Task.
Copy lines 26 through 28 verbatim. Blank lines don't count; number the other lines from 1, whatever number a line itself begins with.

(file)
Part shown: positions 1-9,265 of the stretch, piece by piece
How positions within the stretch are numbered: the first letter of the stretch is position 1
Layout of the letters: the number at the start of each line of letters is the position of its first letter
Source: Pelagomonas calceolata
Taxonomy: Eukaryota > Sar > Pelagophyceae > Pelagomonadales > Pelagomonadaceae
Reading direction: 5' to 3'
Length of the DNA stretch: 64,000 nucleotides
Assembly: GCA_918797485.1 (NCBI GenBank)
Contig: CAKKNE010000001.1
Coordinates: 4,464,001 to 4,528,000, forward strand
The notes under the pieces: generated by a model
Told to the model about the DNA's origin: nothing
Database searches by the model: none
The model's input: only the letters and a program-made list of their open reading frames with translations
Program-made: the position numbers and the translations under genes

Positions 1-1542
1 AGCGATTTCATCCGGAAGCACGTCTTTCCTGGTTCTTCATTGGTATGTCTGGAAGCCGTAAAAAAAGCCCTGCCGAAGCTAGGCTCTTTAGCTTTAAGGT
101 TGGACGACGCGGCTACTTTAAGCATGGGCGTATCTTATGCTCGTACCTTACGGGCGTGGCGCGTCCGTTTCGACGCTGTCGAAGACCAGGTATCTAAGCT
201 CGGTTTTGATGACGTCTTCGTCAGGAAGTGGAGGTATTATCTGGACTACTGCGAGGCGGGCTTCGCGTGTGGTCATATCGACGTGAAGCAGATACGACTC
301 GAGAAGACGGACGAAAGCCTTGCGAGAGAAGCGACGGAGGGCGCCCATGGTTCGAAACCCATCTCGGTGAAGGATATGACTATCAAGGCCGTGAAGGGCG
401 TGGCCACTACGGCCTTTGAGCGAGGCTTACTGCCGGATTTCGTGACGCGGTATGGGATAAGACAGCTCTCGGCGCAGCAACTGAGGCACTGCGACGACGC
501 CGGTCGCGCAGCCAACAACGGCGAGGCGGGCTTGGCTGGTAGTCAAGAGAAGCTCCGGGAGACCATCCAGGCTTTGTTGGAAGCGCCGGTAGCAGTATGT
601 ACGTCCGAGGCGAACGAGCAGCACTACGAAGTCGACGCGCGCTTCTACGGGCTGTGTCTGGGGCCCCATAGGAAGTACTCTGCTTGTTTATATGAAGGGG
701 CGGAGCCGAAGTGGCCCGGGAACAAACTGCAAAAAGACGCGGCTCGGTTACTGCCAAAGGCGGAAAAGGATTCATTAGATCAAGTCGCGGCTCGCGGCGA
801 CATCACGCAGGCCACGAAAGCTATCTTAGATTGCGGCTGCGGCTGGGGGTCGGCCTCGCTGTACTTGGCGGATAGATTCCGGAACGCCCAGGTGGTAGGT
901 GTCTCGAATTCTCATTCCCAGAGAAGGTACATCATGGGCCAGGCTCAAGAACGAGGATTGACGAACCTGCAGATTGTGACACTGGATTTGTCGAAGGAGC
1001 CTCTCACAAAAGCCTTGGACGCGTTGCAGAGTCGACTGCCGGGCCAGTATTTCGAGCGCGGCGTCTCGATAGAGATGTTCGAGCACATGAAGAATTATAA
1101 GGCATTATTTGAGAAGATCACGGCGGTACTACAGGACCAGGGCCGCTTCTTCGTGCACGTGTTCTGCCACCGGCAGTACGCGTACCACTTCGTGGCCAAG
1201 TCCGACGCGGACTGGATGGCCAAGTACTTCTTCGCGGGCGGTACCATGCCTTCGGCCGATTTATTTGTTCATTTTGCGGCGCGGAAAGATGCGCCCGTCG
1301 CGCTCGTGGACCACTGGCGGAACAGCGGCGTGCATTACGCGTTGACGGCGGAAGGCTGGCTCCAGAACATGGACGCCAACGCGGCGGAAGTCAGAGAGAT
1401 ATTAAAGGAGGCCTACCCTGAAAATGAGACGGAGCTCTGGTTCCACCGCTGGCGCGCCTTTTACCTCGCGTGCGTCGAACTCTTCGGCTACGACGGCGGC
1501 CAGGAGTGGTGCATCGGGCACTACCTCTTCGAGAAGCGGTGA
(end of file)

901 GTCTCGAATTCTCATTCCCAGAGAAGGTACATCATGGGCCAGGCTCAAGAACGAGGATTGACGAACCTGCAGATTGTGACACTGGATTTGTCGAAGGAGC
1001 CTCTCACAAAAGCCTTGGACGCGTTGCAGAGTCGACTGCCGGGCCAGTATTTCGAGCGCGGCGTCTCGATAGAGATGTTCGAGCACATGAAGAATTATAA
1101 GGCATTATTTGAGAAGATCACGGCGGTACTACAGGACCAGGGCCGCTTCTTCGTGCACGTGTTCTGCCACCGGCAGTACGCGTACCACTTCGTGGCCAAG